Nic Flemming (L), Abdullah Alsharekh (Front R) & Geoff Bailey (R) with Saudi Aramco staff, Dharran, 2005
DISPERSE is an Advanced Grant awarded by the European Research Council (ERC) for a 5-year programme of research (2011-2016) involving collaboration between Geoff Bailey at the University of York and Geoffrey King at the Institut de Physique du Globe, Paris.
The project will develop systematic methods for reconstructing landscapes associated with active tectonics and sea level change and assess their impact on patterns of human evolution and dispersal. The research will focus on the western Arabian escarpment and the now-submerged territory of the southern Red Sea, including use of remote sensing techniques and field survey on land and underwater, and will also draw on comparative data from adjacent regions in Africa and the Near East. Other collaborators include specialists from the National Oceanography Centre Southampton, the Institut de Physique du Globe Paris, the Hellenic Centre for Marine Research Athens, and King Saud University Riyadh.
Our overall working hypothesis is that conditions of geological instability, despite the potentially destructive risks associated with them, have played a powerful and dynamic role in the development of human society, exercising selection pressures in favour of the early human evolutionary trajectory, and creating potentially attractive conditions for human settlement and dispersal.
Team members Robyn Inglis and Matt Meredith-Williams feature on the Archaeology Department's slot on Radio York Drive Time today at 1600. They will be talking about their research on the DISPERSE Project and how it links into the underwater work.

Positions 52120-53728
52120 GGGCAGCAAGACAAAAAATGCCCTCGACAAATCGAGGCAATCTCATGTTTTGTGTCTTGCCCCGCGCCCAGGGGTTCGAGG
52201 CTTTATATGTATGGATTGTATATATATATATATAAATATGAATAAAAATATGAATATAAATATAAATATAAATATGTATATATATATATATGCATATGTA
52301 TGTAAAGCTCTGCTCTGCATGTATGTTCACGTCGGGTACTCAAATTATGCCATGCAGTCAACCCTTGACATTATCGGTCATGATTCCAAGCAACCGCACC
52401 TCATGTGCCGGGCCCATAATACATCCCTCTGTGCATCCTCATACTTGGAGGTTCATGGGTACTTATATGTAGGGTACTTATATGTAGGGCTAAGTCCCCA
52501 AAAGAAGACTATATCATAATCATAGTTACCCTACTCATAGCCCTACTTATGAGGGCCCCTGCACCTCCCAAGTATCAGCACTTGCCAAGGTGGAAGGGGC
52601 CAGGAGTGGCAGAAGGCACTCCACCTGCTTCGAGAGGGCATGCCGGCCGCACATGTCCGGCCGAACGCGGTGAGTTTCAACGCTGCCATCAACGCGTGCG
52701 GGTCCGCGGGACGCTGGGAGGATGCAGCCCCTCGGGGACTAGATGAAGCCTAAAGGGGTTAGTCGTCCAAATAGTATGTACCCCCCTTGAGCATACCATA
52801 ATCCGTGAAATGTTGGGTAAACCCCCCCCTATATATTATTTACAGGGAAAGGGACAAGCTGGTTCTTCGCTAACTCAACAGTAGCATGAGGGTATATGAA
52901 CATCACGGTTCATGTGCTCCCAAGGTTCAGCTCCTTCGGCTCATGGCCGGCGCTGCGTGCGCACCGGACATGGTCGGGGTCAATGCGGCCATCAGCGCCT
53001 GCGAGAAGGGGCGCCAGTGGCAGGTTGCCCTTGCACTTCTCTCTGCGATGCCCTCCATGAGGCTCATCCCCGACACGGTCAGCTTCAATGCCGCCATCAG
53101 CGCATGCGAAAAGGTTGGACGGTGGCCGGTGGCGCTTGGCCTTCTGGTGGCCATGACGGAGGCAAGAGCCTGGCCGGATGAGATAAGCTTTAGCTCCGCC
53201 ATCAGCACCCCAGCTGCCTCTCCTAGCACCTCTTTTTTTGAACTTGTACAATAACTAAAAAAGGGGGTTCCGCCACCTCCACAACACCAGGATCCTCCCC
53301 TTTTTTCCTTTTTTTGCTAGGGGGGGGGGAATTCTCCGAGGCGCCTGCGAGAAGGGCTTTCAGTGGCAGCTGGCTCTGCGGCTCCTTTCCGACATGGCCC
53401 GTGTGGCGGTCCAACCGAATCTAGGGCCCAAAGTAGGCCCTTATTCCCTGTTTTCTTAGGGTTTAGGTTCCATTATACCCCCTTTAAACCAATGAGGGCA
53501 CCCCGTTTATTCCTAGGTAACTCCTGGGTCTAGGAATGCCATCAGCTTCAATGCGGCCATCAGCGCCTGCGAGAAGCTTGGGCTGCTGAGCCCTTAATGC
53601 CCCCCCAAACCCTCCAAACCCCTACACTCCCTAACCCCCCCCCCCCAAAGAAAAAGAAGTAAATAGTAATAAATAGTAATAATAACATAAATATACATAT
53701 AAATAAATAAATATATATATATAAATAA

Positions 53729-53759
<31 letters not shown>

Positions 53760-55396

The DISPERSE team will be heading back to Saudi Arabia at the end of May for 2 weeks of fieldwork. There will be two components of this work, with the Hellenic Centre for Marine Research ship Aegeo, to map the underwater landscape around the Farasan Islands. Nik Hausmann will also be heading to the Farasan to continue his research into shell seasonality.
The shell mounds of the Farasan Islands are amongst the most numerous in the world. These sites date to the mid-Holocene (around 5000BP), an interesting period in this part of the world. Better understanding these sites will help inform on what to look for and where to look for earlier evidence of coastal exploitation.
For preliminary results and dating please see the following papers, more in preparation:
Demarchi, B., Williams, M.G.M, Milner, N., Russell, N., Bailey, B., Penkman, K. (2010) Amino acid racemisation dating of marine shells: a mound of possibilities. Quaternary International.
Williams, M.G.M. (2010) Shell mounds of the Farasan Islands, Saudi Arabia. Proceedings of the Seminar for Arabian Studies 40
The target of underwater work is the submerged landscape around the Farasan Islands, off the coast of Jizan. At present only clow resoution data on the bathymetry exists; the Aegeo cruise will use sonar and seismic surveys to map and interpret this landscape, taking sediment cores in areas of interest.
A combination of shallow and deep water diving are used to investigate promsing targets for evidence of prehistoric landscape use.
Winder, I.C., King, G.C.P., Deves, M. and Bailey, G.N. In Press. Complex topography and human evolution: the missing link. Antiquity.
Bailey, G.N., Meredith-Williams, M.G., Alsharekh, A.M. In Press. Shell mounds of the Farasan Islands, Saudi Arabia. In G. Bailey, K. Hardy, A. Camara (Eds) Shell Energy: Mollusc Shells as Coastal Resources. Oxford, OxBow.
Bailey, G., King, G., DEVÈS, M., Hausmann, N. B. M. J., Inglis, R. H., Meredith-Williams, M. G., Momber, G. L., Winder, I. C., Alsharekh, A. & Sakellariou, D. 2012. DISPERSE: Dynamic Landscapes, Coastal Environments and Human Dispersals. Antiquity Project Gallery 334
Bailey, G.N. 2012. Dynamic landscapes and human evolution: the last frontier of archaeological discovery. Science and Technology II: 1–2. PanEuropean Networks.